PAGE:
Now firmly established as one of Hollywood's top screenwriters, Roth finally appeared poised to scale greater heights. But he would again suffer a long lapse - more than three years - before his next produced script, "The Postman" (1997), hit the screens. Though another parable in the vein of "Forrest Gump," this overblown, big-budgeted, post-apocalyptic epic was dismissed by most critics and a disaster at the box office, despite the star power of Kevin Costner. A futuristic allegory that pitted an isolated hero (Costner) - a man who poses as a mail delivery man - against a militaristic leader (Will Patton) of an isolated community, "The Postman" was met with mostly derision from just about anyone who saw it. Roth was redeemed in part by his skillful adaptation of Nicholas Evans' romantic novel "The Horse Whisperer" (1998). Though overlong and lacking in chemistry between the two leads (Robert Redford and Kristen Scott Thomas), the film could not be faulted for its script, which depicted a sweet and tasteful romance between two sophisticated adults.
Roth managed to erase all memories of "The Postman" with arguably his most compelling and intricate film, "The Insider" (1999), a fact-based drama directed by Michael Mann about tobacco industry whistleblower Jeffrey Wigand (Russell Crowe), whose interview with "60 Minutes" resulted in unforeseen repercussions. Both Roth and Mann tailored the story almost as a thriller, introducing pieces to a puzzle that eventually coalesce into a compelling drama that indicted both Big Tobacco and television news. While not a huge success at the box office, "The Insider" became a critical darling and earned several year-end awards alongside seven Academy Award nominations, including one for Roth and Mann's screenplay. Mann again employed Roth's writing services for "Ali" (2001), a finely crafted biopic of boxer Muhammad Ali (Will Smith). The movie spanned the turbulent decade from when Ali - then known as Cassius Clay - first rose to prominence after defeating Sonny Liston in 1964, through his conversion to Islam, his difficulties with the draft board and culminating with his comeback fight in Zaire against George Foreman. Although it earned respectable notices, award nods for Smith and a healthy opening box office, the film faded quickly from memory.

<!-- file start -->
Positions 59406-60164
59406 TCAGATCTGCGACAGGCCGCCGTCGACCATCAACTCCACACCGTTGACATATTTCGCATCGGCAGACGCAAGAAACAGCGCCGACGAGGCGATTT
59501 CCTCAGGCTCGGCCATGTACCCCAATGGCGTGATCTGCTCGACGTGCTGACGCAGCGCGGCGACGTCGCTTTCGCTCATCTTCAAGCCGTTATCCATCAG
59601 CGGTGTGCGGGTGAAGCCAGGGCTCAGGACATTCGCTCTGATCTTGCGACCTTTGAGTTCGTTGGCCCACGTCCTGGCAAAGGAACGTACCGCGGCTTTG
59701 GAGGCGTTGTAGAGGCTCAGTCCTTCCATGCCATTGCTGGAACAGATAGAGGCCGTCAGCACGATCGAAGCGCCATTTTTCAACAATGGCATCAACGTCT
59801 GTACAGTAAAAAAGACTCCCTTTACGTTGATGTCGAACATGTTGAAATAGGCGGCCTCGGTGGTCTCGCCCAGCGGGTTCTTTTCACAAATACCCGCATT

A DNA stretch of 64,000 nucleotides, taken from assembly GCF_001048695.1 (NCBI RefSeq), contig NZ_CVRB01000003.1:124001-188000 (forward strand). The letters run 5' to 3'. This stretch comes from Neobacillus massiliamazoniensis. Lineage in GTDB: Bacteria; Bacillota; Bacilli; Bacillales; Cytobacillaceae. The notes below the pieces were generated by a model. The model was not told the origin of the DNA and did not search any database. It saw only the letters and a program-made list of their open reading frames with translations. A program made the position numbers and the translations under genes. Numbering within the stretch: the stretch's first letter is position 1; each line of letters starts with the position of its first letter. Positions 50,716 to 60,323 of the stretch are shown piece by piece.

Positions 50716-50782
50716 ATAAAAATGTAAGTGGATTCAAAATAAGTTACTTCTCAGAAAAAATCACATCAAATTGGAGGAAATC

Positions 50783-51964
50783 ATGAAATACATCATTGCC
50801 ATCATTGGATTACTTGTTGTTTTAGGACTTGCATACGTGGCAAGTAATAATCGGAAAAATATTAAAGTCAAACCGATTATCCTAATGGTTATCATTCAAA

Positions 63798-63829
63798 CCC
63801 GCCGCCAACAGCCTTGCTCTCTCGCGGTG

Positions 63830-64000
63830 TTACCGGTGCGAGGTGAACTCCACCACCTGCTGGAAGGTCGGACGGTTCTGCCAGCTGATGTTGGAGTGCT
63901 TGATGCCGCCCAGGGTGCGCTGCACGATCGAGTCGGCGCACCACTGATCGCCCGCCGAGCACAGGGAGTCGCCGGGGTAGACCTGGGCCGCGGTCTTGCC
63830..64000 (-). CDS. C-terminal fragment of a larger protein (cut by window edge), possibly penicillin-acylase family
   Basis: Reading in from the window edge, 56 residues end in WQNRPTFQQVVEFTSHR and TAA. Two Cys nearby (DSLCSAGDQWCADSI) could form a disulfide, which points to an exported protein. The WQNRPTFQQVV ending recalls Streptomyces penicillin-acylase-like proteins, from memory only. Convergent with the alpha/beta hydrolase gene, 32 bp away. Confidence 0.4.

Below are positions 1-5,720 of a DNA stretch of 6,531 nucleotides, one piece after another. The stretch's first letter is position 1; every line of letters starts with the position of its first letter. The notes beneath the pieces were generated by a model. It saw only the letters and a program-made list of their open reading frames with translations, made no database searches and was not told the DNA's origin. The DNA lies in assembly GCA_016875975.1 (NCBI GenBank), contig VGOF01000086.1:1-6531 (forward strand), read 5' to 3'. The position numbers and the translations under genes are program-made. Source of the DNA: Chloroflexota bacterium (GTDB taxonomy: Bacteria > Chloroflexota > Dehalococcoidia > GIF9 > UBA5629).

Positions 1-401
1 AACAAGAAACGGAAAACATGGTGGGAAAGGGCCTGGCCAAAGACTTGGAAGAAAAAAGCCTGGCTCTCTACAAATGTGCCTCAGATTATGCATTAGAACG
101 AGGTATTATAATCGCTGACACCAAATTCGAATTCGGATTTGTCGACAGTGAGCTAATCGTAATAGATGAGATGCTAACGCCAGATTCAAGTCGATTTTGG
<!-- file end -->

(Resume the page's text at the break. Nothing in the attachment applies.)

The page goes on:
Roth next collaborated with scribe Tony Kushner to write the script for "Munich" (2005), Steven Spielberg's dark and complicated take on the killing of 11 Israeli athletes by Palestinian terrorists at the 1972 Olympic Games, and the ensuing revenge mission by a secret Israeli hit squad led by a young intelligence officer (Eric Bana) that hunts down and kills the perpetrators across Europe. Based on George Jonas' novel Vengeance, the 1970s-style thriller ruminated on the ethics of the Israeli mission, despite its necessity, which caused an unusual uproar for a Spielberg film; while the athlete's families offered praise, the Israeli general counsel in Los Angeles, among other right wing Jewish groups, criticized the filmmaker for being naïve and ill-informed. Nevertheless, "Munich" was nominated for numerous awards, including an Oscar for Best Adapted Screenplay - Roth's third such honor. Roth then penned Robert De Niro's second directorial effort, "The Good Shepherd" (2006), a richly-layered - if somewhat plodding - look at counterespionage and the forming of the CIA at the end of World War II. After writing the forgettable coming-of-age drama "Lucky You" (2007), Roth scored a big critical and box office hit with "The Curious Case of Benjamin Button" (2008), an involving romantic drama about a man (Brad Pitt) who experiences life while aging backwards and whose one constant is his love for one particular woman (Cate Blanchett). The film earned several year-end nominations, including a Best Screenplay nod at the Golden Globes.